Prof. Lewis C. Cantley
Professor of Cancer Biology in Medicine and is the Meyer Director of the Sandra and Edward Meyer Cancer Center at Weill Cornell Medicine
Lewis Cantley has made significant advances in cancer research, stemming from his discovery of the signaling pathway phosphoinositide 3-kinase (PI3K) in 1984. His pioneering research has resulted in revolutionary treatments for cancer, diabetes and autoimmune diseases.
The author of over 400 original papers and more than 50 book chapters and review articles, Dr. Cantley is a fellow of the American Academy of Arts and Sciences and a member of the National Academy of Sciences. He graduated summa cum laude with a B.S. in chemistry from West Virginia Wesleyan College (1971) and obtained a Ph.D. in biophysical chemistry from Cornell University (1975).
He conducted postdoctoral research at Harvard University, where he was appointed assistant professor of biochemistry and molecular biology in 1978.
He became a professor of physiology at Tufts University in 1985, but returned to Harvard Medical School as professor of cell biology in 1992.
He became chief of Harvard’s new Division of Signal Transduction, and a founding member of its Department of Systems Biology in 2002.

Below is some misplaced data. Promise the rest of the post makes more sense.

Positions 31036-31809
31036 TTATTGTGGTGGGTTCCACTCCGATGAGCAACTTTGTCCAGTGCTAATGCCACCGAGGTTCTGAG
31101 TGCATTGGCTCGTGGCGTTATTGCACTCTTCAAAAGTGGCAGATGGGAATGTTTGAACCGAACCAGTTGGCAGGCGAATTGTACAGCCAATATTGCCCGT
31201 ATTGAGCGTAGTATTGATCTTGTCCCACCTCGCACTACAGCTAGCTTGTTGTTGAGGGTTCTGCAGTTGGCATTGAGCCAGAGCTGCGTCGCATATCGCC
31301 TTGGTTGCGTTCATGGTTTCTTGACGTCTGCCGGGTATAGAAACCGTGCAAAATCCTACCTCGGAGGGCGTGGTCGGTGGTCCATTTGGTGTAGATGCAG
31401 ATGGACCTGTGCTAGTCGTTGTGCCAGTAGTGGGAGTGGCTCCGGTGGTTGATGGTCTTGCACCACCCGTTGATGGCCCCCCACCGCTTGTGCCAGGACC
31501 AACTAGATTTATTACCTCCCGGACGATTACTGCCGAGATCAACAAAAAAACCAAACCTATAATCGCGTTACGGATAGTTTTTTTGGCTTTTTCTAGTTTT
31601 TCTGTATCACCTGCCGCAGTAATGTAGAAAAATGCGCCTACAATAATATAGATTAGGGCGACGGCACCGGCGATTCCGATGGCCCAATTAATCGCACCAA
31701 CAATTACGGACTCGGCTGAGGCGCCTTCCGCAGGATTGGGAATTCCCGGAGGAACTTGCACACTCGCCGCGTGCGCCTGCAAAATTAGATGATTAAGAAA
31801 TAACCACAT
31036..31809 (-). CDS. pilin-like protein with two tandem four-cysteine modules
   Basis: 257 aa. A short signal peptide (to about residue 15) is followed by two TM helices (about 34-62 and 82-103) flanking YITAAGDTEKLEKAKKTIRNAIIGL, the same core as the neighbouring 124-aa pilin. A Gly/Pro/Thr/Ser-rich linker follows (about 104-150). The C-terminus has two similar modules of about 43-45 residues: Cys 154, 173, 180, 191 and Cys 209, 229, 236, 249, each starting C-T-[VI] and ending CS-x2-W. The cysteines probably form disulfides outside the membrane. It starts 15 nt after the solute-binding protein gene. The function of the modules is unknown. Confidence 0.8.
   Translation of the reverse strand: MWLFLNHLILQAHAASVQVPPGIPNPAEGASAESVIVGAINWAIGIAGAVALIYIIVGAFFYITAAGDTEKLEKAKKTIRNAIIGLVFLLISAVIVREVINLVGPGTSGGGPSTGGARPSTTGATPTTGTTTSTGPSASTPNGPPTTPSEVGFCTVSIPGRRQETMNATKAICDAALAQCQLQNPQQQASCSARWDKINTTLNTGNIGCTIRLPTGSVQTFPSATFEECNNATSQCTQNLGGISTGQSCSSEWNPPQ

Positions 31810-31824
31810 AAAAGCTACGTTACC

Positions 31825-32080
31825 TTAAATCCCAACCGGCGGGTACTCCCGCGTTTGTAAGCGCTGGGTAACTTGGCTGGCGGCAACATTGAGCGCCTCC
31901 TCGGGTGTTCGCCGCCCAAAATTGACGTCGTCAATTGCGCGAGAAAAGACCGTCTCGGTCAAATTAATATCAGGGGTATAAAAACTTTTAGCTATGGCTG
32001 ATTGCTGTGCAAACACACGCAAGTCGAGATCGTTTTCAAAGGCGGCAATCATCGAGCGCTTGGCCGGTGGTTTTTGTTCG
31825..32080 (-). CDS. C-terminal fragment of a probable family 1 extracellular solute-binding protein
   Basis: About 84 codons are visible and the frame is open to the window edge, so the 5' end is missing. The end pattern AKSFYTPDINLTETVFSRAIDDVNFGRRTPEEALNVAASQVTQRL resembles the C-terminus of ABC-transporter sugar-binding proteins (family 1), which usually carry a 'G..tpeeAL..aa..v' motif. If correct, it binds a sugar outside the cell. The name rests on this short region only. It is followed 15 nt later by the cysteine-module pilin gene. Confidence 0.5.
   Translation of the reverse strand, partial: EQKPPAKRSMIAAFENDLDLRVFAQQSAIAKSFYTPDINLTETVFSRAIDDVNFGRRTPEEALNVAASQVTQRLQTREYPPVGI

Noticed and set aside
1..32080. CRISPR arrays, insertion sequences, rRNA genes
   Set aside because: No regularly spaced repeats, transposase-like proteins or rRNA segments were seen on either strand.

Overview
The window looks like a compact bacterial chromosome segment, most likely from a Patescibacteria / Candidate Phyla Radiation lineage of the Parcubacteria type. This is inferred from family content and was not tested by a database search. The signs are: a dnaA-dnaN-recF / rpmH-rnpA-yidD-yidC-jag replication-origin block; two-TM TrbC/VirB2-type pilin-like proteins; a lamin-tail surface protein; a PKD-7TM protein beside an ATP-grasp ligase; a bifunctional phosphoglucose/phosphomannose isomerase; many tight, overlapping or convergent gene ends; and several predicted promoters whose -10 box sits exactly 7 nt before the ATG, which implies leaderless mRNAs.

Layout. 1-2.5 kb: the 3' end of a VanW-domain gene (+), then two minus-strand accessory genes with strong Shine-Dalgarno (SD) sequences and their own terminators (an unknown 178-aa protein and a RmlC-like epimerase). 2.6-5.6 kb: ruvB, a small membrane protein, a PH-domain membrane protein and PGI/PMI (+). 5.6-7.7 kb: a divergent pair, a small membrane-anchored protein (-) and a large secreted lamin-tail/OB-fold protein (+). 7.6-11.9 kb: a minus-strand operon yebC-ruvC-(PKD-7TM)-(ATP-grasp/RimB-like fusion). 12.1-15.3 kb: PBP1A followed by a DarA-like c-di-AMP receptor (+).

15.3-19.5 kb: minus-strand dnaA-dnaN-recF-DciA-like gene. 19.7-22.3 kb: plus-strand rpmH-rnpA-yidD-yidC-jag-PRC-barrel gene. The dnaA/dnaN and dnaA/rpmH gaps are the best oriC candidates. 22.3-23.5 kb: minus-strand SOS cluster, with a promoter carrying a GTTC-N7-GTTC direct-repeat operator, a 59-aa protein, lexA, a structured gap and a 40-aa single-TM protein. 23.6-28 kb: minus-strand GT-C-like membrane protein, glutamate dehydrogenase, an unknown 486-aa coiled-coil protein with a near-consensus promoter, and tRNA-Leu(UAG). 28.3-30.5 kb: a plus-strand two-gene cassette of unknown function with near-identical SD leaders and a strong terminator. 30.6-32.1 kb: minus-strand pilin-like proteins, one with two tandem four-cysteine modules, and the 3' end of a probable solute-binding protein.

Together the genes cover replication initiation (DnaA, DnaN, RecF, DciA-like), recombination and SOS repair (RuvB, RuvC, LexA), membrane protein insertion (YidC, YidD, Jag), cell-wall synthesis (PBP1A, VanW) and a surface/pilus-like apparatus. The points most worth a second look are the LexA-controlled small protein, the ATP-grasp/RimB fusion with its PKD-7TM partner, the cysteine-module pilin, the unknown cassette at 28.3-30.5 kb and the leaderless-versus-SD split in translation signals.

In 2007, he was appointed director of the Beth Israel Deaconess Cancer Center. He joined the faculty of Weill Cornell Medical College and NewYork-Presbyterian Hospital in 2012
Title: PI 3-Kinase and Cancer Metabolism
Summary: Phosphoinositide 3-Kinase (PI3K) is activated by insulin and other growth factors to mediate cell growth. The PI3K enzyme encoded by the PIK3CA gene is one of the most frequently mutated oncogenes in human cancer.
This same enzyme mediates insulin responses in liver, muscle, fat and other tissues and drugs that inhibit this enzyme have the expected effect of raising serum glucose and insulin levels.
Data will be presented showing that dietary and pharmaceutical interventions that limit elevation of serum insulin improve responses to PI3K inhibitors in mouse models of cancer by preventing insulin-dependent activation of PI3K in tumors.
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